Wideblue and GSS developed a low volume manufacturing process for a data collector version of the product and CRI ran clinical trials on COPD, Asthma, Congestive Heart Failure patients. Each patient was issued with a personal device, replacement mouthpieces and replacement AA batteries. They breathed into the device 3 times a day and kept a diary. The data was collected and the results showed measurable changes in the patients CO2 breath profile long before they had an Asthma attack or COPD exacerbation. On the basis of this result we developed the current version with a replaceable mouthpiece / breath tube added 2G comms, internal rechargeable battery, improved the appearance and improved the ergonomics of the design. The new product was called the N-Tidal and was used while breathing normally in and out through the device. The breath data is automatically transmitted through the mobile phone network to a secure server where the data is analysed. We agreed that the new N-Tidal product would be marketed by Cambridge Respiratory Innovations (CRI) and the product won gold award at the European product design awards in 2019. Wideblue built 200 N-Tidal devices for use in further clinical trials with COPD and Asthma patients.
Early in 2020 it became clear that clinicians needed a new way to assess the health of a patients lungs. Spirometry, peak flow meters and forced expiratory volume measurements were shown to generate aerosols of virus when used with Covid-19 patients and so their use was prohibited. Clinicians were looking for a new way to assess who was suitable for ventilators, when to take a patient off a ventilator and how to monitor the recovery of a patient. Because the N-Tidal was used with normal relaxed breathing it was the perfect candidate. The 200 units already built have been repurposed for Covid-19 use. CRI have generated Covid-19 use protocols and expect to have trials underway in London and New Jersey within days. Wideblue are already ordering parts for a forecast scale up.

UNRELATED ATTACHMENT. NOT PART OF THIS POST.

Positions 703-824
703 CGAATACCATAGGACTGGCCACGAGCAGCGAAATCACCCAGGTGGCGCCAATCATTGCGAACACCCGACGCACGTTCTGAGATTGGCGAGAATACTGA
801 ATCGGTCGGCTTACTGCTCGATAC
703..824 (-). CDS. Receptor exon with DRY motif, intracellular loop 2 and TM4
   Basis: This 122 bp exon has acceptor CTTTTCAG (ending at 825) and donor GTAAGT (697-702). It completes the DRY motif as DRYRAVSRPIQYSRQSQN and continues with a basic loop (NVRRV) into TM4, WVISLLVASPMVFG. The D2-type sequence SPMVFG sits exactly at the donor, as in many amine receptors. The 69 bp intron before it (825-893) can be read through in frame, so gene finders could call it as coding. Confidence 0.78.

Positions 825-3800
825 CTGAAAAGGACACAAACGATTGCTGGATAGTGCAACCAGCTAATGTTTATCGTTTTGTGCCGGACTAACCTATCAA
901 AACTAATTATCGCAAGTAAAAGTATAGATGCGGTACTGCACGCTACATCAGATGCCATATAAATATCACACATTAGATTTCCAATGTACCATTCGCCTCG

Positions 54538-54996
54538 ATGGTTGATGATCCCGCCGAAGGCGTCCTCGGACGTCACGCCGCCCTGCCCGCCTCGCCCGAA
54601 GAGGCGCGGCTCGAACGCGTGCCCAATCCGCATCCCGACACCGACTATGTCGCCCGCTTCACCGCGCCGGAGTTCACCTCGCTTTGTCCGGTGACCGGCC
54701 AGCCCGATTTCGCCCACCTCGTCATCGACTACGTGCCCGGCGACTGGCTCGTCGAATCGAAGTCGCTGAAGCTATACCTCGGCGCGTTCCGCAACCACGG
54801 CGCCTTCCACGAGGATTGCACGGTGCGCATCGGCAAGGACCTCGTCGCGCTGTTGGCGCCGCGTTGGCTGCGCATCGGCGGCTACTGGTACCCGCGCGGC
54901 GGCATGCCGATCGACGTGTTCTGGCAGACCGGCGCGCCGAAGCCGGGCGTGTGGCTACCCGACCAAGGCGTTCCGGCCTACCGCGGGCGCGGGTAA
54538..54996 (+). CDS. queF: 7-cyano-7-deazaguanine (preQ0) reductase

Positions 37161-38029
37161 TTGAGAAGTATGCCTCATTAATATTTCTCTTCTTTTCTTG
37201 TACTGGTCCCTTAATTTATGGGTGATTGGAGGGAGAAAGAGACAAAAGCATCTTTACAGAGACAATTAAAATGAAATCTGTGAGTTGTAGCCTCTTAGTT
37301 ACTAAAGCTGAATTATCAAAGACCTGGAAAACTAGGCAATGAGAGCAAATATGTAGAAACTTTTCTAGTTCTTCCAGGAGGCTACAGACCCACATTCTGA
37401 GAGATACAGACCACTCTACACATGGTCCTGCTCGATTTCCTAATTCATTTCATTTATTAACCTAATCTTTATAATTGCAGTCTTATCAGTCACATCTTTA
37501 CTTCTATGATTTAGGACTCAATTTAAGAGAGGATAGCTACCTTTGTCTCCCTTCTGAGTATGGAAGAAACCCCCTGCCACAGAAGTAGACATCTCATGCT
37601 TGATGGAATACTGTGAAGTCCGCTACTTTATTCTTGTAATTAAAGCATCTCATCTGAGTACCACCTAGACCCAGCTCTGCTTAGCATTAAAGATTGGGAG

TS: Can you tell us about the solution you’ve developed; the personal capnometer?
The N-Tidal product uses a GSS CO2 sensor incorporated into a new medical device. Wideblue optimised the optical design to allow breath to pass in and out through the sensor using a Wieblue designed custom low cost replaceable infra red transmitting breath tube without making contact with the N-Tidal device. We developed the electronics and firmware to control the device, control the user interface and transmit the data to a secure server. We developed and tooled the housing, chassis, breath tubes and mouthpiece parts for injection moulding. We carried out device testing both formally (ISO testing) and informally (30 “friends and family” trials). We set up a pilot manufacturing line to assemble, test and package the devices (where necessary in a clean room). Using our parent company Pivot International we set up the supply chain to include sourcing of plastic parts, optical infra red parts, batteries, membrane switch panels, cables etc from low cost sources. For critical items such as main PCBA (from EMA), certification of clean rooms(Assured Micro) and regulatory certification (Eurofins and Compliance Solutions) we use local suppliers.